Monday, May 24, 2010

Abdulla vs People

Convicted by the Sandiganbayan of the crime of illegal use of public funds, appellant Abdulla is before the Court on petition for review under Rule 45. Appellant’s co-accused, Aguil and Darkis, were both acquitted. Only appellant was found guilty and sentenced by the Sandiganbayan. Upon motion for reconsideration, the Sandiganbayan amended appellant’s sentence by deleting the temporary special disqualification imposed upon her. Still dissatisfied, appellant, now before this Court, persistently pleas innocence of the crime charged.

Issue: Is there a presumption of criminal intent in malversation cases?

Ruling: No. The presumption of criminal intent will not automatically apply to all charges of technical malversation because disbursement of public funds for public use is per se not an unlawful act. Here, appellant cannot be said to have committed an unlawful act when she paid the obligation of the Sulu State College to its employees in the form of terminal leave benefits such employees were entitled to under existing civil service laws. In the absence of any presumption of unlawful intent, the burden of proving by competent evidence that appellant’s act of paying the terminal leave benefits of employees of the Sulu State College was done with criminal intent rests upon the prosecution.

Tejada vs People

Petitioner was charged before the RTC with violation of Section 11, Article II of R.A. 9165. The trial court, convicted petitioner. His motion for reconsideration having been denied, petitioner filed the present petition for review. Petitioner initially takes issue on the appellate court’s ruling that he waived any objection to his arrest when he entered a plea upon arraignment and actively participated in the trial. Underscoring that an appeal in a criminal case opens the whole case for review, petitioner reiterates his lament that he was arrested without a warrant.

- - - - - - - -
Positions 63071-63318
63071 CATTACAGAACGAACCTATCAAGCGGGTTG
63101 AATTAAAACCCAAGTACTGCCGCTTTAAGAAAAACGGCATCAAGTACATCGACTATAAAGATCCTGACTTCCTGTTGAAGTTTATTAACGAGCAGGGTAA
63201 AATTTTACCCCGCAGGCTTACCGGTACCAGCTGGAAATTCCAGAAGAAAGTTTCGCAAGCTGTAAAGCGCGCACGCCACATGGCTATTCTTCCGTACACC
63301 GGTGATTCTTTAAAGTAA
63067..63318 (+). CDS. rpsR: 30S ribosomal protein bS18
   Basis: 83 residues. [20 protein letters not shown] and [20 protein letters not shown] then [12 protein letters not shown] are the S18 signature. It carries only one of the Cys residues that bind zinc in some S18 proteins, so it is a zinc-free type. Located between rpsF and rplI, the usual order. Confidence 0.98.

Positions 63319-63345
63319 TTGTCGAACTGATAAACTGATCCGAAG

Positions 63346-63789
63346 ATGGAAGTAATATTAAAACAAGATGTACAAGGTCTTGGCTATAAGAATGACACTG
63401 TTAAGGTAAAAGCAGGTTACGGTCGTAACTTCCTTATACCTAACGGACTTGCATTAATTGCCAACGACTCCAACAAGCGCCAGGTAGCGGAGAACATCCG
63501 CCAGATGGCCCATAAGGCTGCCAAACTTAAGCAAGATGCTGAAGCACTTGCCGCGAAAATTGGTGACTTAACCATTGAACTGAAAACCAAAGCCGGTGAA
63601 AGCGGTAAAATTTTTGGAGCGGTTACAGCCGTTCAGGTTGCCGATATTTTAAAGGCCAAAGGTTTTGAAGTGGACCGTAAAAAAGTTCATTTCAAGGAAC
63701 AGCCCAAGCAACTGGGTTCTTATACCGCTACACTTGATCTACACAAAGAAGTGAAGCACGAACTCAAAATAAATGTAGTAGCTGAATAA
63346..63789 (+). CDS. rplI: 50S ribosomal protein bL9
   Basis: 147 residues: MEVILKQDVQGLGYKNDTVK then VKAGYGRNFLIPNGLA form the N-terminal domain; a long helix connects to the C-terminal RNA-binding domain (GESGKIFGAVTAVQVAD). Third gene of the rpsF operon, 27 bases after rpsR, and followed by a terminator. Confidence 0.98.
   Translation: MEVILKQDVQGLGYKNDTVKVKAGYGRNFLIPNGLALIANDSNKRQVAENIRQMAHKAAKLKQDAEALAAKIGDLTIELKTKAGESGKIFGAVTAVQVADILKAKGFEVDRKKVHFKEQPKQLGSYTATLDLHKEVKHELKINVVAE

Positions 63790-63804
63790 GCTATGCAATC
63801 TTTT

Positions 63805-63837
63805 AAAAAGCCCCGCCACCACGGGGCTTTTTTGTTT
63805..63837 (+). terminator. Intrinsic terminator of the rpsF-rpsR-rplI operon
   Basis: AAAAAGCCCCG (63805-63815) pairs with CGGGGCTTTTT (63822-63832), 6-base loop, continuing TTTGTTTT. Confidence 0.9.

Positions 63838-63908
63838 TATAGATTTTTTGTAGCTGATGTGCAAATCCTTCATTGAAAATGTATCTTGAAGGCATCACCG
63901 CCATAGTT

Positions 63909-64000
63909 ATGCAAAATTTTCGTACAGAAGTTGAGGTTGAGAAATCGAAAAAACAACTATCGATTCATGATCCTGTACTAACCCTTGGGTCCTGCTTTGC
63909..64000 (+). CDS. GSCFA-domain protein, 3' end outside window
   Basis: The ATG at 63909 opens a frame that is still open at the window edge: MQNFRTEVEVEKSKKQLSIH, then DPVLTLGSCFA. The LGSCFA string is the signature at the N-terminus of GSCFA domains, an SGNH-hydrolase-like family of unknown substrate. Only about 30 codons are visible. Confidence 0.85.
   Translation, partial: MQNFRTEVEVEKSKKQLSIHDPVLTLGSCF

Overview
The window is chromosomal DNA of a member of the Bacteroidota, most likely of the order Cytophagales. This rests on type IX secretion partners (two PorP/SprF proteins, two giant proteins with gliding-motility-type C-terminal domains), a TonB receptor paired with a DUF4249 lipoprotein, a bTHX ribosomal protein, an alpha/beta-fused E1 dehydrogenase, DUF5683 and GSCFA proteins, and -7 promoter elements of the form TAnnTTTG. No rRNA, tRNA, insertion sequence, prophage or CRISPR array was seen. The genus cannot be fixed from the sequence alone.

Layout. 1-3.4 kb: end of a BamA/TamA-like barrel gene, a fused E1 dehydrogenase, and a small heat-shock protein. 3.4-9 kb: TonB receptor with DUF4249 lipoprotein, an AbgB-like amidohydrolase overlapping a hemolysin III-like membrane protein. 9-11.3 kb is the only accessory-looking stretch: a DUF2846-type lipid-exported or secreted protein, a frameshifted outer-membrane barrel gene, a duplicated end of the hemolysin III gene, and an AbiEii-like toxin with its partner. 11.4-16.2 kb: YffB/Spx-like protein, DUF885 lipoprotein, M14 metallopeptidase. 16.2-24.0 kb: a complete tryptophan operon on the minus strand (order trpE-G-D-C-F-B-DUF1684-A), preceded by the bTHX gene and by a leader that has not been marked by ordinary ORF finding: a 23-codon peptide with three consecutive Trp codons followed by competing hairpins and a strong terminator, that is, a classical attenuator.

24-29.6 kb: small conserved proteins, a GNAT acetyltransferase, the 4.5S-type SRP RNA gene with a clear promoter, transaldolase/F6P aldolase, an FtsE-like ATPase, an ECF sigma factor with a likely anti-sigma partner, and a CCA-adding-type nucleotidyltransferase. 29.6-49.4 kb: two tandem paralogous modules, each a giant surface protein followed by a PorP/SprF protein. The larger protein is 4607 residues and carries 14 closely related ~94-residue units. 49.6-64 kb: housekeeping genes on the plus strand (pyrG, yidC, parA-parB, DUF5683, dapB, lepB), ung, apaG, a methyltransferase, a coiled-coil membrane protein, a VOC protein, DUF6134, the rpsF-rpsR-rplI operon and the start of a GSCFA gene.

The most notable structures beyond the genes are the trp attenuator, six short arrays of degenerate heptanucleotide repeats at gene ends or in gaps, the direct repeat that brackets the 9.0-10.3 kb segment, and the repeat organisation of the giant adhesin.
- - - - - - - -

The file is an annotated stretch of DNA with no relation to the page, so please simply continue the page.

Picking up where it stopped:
Issue: Will presumption of innocence be sustained if the chain of custody rule has not been satisfied?

Ruling: Yes. The appellate court’s reliance on the presumption of regularity in the performance of official functions would not suffice to uphold petitioner’s conviction. Once challenged by evidence, such as in this case, the presumption of regularity cannot be regarded as binding truth and cannot prevail over the presumption of innocence of petitioner-accused. Although petitioner’s defense is denial which, standing alone is inherently weak, the Court has repeatedly stressed that the conviction of an accused must rest on the strength of the prosecution’s evidence and not on the weakness of his defense.

People vs Salas

On appeal is the judgment of the Regional Trial Court of San Fernando, Pampanga, Branch 45, in Criminal Case No. 6656, finding appellant Elmer Salas y David guilty of Robbery with Homicide and imposing upon him the penalty of reclusion perpetua.